Parent Health | Relationships

Mind + Body, February 2012

Keeping the love alive with your partnerValentine's Day Giveaway
Love is certainly in the air this month -- and we want to help you keep those giddy feelings alive and kickin' well past Valentine's Day!

Leave a comment below letting us know how you and your sweetie keep the love alive and you could win a pair of tickets to our upcoming lectures with John Gottman and Seattle's favorite medical mama, Wendy Sue Swanson. (Winners will be chosen on February 29, 2012 and notified.)

We've got two pairs of tickets for four lucky couples -- to learn more about the expert marriage and life advice that awaits you, check out our lectures page. Here's wishing you a happy Valentine's Day with plenty of chocolate, kisses, and happiness!
UPDATE: Winners Martin and Paula were chosen and notified via email. Thanks to all who entered!

A Smooch a Day . . .

When you’re married or in a long-term relationship, those early passionate lip-locks can easily transform into routine, “have a good day at work” pecks as the years go by. Although this drop in daily smooching doesn’t mean that we love or adore our partners any less,  Hilda Hutcherson, M.D., an obstetrician/gynecologist, reveals that this mouth-to-mouth connection is one that’s well worth keeping around.

In her book What Your Mother Never Told You About S-E-X, Hutcherson writes, "Getting back into the daily habit of kissing can rekindle a couple’s intimate connection.” She adds, “For some women, kissing is even more intimate than intercourse.” And scientists agree: When two people kiss, their bodies release endorphins and oxytocin; hormones that help us feel happy and more attached.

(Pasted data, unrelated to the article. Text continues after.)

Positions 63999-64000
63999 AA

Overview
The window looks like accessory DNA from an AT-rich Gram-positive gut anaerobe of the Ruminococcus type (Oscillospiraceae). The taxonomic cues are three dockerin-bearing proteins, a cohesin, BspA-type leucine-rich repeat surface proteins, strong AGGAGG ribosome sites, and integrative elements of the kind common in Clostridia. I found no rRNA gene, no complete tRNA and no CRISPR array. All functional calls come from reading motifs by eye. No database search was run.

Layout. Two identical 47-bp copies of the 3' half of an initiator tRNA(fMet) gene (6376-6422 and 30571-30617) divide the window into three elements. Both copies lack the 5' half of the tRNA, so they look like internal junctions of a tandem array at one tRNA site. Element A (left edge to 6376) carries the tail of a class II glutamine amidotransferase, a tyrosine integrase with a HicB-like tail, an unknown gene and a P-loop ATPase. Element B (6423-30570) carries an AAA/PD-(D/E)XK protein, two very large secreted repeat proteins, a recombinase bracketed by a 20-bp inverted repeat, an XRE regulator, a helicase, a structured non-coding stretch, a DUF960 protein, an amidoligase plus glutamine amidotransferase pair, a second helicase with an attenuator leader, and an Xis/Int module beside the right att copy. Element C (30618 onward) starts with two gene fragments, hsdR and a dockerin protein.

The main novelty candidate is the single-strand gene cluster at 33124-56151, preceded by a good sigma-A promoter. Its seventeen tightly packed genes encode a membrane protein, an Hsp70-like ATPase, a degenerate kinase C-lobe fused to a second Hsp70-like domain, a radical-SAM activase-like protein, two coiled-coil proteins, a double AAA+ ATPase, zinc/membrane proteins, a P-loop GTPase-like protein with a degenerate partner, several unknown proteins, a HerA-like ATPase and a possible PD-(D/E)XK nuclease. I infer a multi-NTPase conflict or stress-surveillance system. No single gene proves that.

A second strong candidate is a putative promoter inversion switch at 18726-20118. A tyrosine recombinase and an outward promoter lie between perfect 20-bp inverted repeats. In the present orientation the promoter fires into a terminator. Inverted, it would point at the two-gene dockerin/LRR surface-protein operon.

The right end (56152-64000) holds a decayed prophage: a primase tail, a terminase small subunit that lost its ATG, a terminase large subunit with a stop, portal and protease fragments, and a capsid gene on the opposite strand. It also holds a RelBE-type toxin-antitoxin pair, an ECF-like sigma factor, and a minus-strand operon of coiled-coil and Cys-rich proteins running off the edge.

In the pursuit of happiness, Hutcherson challenged five women to simply kiss their partners more each day, and the results were undeniable. The power of the kiss is alive and well, with one woman noting that after kissing her partner more than they had since their honeymoon, the couple was “as giggly and as turned on as when they had first met.”

Overall, the five women said that they felt young again, silly, more in tune with their partners, and that this resurgence in smooches benefited their overall connection as a couple. One wife who had been living off of a one-peck-a-week average exclaimed, on day four of her assignment, “Two ‘I'm heading to work’ kisses this morning and I swear I notice a little pep in his step. I come home and dinner is on the stove. … Later he gives me a foot rub on the couch.” And on day five? “He gives me a list of chores and has them split up between us. His list is twice as long as mine!”

            —Jen Betterley

Marriage tips from John GottmanFebruary’s list

Keepin' the love alive
Since 1973, Dr. John Gottman has been studying the science behind relationships and marriage. In honor of Valentine’s Day, here are five of our favorite tips from Gottman on keeping the love alive and your marriage going strong:

1. Seek help early. The average couple waits six years before seeking help for marital problems. (And keep in mind, half of all marriages that end do so in the first seven years.) This means the average couple lives with unhappiness for far too long.

2. Edit yourself. Couples who avoid saying every critical thought when discussing touchy topics are consistently the happiest.

3. Soften your “start-up.” Sometimes arguments first “start up” because a spouse escalates the conflict from the get-go by making a critical or contemptuous remark in a confrontational tone. Bring up problems gently and without blame.

4. Have high standards. Happy couples have high standards for each other, even as newlyweds. The most successful couples are those who, even as newlyweds, refused to accept hurtful behavior from one another. The lower the level of tolerance for bad behavior in the beginning of a relationship, the happier the couple is down the road.

5. Focus on the bright side. In a happy marriage, while discussing problems, couples make at least five times as many positive statements to and about each other and their relationship as negative ones. For example, “We laugh a lot,” not “We never have any fun.” A good marriage must have a rich climate of positivity. Make deposits into your emotional bank account.

To learn more about Gottman and his upcoming May 10 lecture in Seattle on “Making Marriage Work: Building Trust, Love and Loyalty,” visit

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